Today: Cory Netland is an area wildlife supervisor in New London, Minn., for the Department of Natural Resources. Netland was recently honored as Pheasants Forever Wildlife Professional of the Year for his efforts with other DNR wildlife specialists and the conservation group to protect and restore habitat in central Minnesota.


I am reading “The Use and Conservation of Minnesota Wildlife 1850-1900” by Evadene Burris Swanson. This was written as a Ph.D. dissertation in 1940 at the University of Minnesota. It is a fascinating read for not only wildlife professionals, but every Minnesota outdoors aficionado. I often read scientific research papers that pertain to my work in an effort to continuously improve and learn. Science guides nearly all the work we do at the DNR. The learning process is never completed when you ascribe to the scientific method.


I do not have a single social media account. As such, when I say I am following something, it is quite literal — I’m primarily following my four children when I’m not at work. Beyond them, I’m following the current legislative session. As frustrating as politics can be for many people, I believe it is our duty as responsible citizens to be informed, engaged and active in political matters that are relevant to our lives. I worked on the Minnesota River Conservation Reserve Enhancement Program (CREP), which restored 100,000 acres of habitat on private lands in the river’s watershed. That program doesn’t happen without legislation.

I receive a blog called “The Prairie Ecologist” by Chris Helzer of The Nature Conservancy, in Nebraska. Chris is a multitalented individual, and he presents thought-provoking, educational, sometimes whimsical topics on ecology and nature photography.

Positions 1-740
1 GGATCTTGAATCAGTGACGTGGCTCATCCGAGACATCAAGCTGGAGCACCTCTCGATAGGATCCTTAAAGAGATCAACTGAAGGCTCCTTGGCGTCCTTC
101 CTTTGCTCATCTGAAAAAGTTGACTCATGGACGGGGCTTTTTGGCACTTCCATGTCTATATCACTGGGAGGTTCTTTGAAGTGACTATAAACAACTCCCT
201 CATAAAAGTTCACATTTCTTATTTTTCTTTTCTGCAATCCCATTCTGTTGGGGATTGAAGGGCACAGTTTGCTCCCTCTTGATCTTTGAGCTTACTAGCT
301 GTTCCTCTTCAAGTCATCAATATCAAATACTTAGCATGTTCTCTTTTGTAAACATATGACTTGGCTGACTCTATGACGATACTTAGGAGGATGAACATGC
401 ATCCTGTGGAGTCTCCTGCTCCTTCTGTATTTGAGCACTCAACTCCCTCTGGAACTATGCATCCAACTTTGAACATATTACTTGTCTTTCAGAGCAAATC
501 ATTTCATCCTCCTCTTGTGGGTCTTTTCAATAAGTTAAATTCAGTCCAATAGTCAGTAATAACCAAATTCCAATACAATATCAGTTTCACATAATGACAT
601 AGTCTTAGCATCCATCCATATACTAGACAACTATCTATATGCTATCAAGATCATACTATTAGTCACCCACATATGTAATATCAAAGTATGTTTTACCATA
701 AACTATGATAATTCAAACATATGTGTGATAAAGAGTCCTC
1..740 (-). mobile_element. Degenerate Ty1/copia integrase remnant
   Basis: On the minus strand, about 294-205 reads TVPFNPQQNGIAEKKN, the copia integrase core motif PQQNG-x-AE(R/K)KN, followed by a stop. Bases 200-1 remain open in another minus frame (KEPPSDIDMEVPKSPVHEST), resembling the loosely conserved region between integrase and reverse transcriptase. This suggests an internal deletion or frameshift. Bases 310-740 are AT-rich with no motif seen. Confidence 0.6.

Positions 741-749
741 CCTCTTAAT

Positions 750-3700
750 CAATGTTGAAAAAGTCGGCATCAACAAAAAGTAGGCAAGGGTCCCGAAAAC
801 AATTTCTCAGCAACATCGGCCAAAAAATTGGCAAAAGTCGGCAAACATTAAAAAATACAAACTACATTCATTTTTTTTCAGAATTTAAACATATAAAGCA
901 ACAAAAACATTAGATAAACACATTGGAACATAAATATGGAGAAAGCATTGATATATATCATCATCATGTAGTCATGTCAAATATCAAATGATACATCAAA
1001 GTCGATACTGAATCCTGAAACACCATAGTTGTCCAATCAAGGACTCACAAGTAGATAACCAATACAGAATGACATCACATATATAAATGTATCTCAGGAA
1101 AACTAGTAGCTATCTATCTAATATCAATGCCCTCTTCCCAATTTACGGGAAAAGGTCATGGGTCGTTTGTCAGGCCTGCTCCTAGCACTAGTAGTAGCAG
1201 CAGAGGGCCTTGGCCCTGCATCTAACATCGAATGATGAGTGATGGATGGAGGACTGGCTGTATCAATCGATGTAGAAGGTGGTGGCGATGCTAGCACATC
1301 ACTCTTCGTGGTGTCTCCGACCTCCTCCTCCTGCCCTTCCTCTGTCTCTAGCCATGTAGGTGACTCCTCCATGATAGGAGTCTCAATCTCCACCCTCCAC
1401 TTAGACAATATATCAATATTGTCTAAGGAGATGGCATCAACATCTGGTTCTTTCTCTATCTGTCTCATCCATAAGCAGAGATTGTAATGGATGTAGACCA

I’m enjoying the NCAA basketball tournaments. Also, I am keeping a keen eye on the spring waterfowl migration. The ducks are decked out in their full plumage this time of year; they are absolutely gorgeous. I’m also anxiously awaiting the emergence of prairie forbs such as pasque flower and native woodland spring ephemerals. I’ve seen pasque flowers emerging while there is still snow on the ground, and, believe it or not, spring is just around the corner.


I rely upon Minnesota Public Radio to keep me up to speed with current events, and I catch Sid (Hartman) and company Sunday morning on WCCO radio. I recently learned about a podcast called “Modern Carnivore.” It is intriguing to me. The focus is on reconnecting people to the true source of healthy and renewable meat sources and their harvesting. I’ve long been passionate about hunting, but I am interested in how to introduce others to the sport. Knowing where your food came from is one aspect of hunting that could be appealing to many.


My family is enjoying our seasonal maple sap collection and syrup production. We tap a handful of yard trees. We are planning to continue our annual tradition of camping across a selected state. This year is North Dakota. We stay almost exclusively in state parks, and stop at all National Park Service lands that have a Junior Ranger program. Theodore Roosevelt National Park, here we come!